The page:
How the Creation of Social Stratification Between Japanese and Black Americans in Los Angeles After World War II Played a Role in the “Model Minority” Ideology
How the Creation of Social Stratification Between Japanese and Black Americans in Los Angeles After World War II Played a Role in the “Model Minority” Ideology
The label “model minority” evokes a narrative often associated with Asian Americans, one that characterizes them as assimilated, well-educated, moral, and upwardly mobile. While often used to praise those in the Asian diaspora of the United States, inherent in the idea of a model minority is its unspoken comparison to other racial minorities. As Barbara Fields writes in her 1990 article “Slavery, Race and Ideology in the United States of America,” “people in the United States do not classify as races peoples of non-European but also non-African appearance or descent, except for purposes of direct or indirect contrast with people of African descent; and even then, the terms used are likely to represent geography or language rather than biology: Asian or Hispanic.”1 While Fields isn’t specifically referring to the model-minority theory, her thoughts on racial comparison are just as applicable to it.
A large part of Fields’s exploration of race and slavery in the United States is how she defines race as an ideology: “It [Race] came into existence at a discernible historical moment for rationally understandable historical reasons and is subject to change for similar reasons,” wrote Fields.2 This definition of an ideology as historically engendered and mutable can be applied to the model-minority theory. However, unlike Fields’ assessment of the ideology of race, the “model minority” ideology can be attributed to multiple factors. For example, Scott Kurashige writes about the model-minority ideology in the seventh chapter of his book The Shifting Grounds of Race: Black and Japanese Americans in the Making of Multiethnic Los Angeles, “Towards a Model Minority.” Kurashige points to state and political machinations aimed to paint the Japanese as assimilable after World War II, partly due to the nation’s embarrassment about internment but also as not to alienate Japan, whose support America needed in its campaign against communism.3 Others have also pointed out how immigration restrictions in the nineteenth and twentieth century permitted only those of Asian descent who the U.S. deemed desirable, like the highly educated, to enter, which allowed for the Asian populations that initially grew in the US to be seen as universally “successful.”4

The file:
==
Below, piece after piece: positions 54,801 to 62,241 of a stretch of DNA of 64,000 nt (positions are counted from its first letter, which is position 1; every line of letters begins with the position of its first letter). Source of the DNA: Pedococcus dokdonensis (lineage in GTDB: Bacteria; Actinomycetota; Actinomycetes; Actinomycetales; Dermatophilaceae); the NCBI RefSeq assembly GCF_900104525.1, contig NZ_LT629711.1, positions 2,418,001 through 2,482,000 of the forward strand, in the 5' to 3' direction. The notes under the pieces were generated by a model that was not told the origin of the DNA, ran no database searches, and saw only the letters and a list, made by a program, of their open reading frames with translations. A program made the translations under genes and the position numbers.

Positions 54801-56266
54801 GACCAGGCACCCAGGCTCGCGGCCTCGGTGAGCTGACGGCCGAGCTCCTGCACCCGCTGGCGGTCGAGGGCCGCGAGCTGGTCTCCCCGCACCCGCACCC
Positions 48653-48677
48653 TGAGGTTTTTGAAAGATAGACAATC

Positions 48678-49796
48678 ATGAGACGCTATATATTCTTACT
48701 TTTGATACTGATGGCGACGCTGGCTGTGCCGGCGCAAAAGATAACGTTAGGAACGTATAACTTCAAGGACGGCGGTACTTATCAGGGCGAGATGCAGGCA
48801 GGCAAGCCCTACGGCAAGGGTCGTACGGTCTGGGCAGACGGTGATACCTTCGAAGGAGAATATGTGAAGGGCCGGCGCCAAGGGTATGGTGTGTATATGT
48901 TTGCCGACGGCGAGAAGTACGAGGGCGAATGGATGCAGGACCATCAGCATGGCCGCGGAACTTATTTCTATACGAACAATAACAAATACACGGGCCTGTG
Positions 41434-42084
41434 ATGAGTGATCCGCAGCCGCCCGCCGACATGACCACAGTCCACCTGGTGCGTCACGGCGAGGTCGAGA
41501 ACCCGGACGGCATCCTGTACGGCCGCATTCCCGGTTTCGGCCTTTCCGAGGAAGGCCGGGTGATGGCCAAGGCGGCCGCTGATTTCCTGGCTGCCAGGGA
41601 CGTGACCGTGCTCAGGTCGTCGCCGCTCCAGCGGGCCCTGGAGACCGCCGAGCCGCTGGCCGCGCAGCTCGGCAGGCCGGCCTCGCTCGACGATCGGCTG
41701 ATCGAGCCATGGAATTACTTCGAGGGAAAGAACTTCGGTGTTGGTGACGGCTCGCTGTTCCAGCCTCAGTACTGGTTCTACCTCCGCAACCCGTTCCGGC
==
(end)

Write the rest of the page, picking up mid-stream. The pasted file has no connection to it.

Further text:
While there are many causes for the “model minority” ideology, one overlooked factor is the role the Great Migration played. Before World War II, Japanese- and African-Americans were generally regarded the same way by white people in Los Angeles.5 During the war, anti-Japanese sentiments rose, while at the same time, political, economic, and social prospects brought the Great Migration’s full force onto California, specifically Los Angeles. This rapid influx of people of color strained the housing market in Los Angeles, forcing African-American migrants from the south into Japanese communities vacated during Japanese internment. Then, the end of the war made way for the collision of these Japanese communities with those same Black communities. Japanese and Black Americans in Los Angeles had to compete for a finite amount of resources, which heightened hostilities and placed white people into the role of deciding who should have those resources. In turn, a social stratification between the Japanese and Black Americans of Los Angeles came to be, which then became the groundwork for the formation of the model-minority ideology.
Japanese and the “Model Minority”
The Asian American diaspora is vast and varied. Though the term “model minority” is often ascribed to anyone of Asian descent, the amalgamation of incidents and occurrences that has led to the creation of the model-minority myth being applied to many Asian ethnicities varies from group to group. For example, Chinese Americans started to be cast in a more positive and complimentary light during World War II, before the Japanese, because the U.S. was allied with China against Japan.6 The delineation between these two nationalities marked a point at which those of Asian heritage started to be compared in a positive light, a precursor to the model minority stereotype. Yet, the Japanese Americans were the first to have the full qualities of the model-minority bestowed upon them.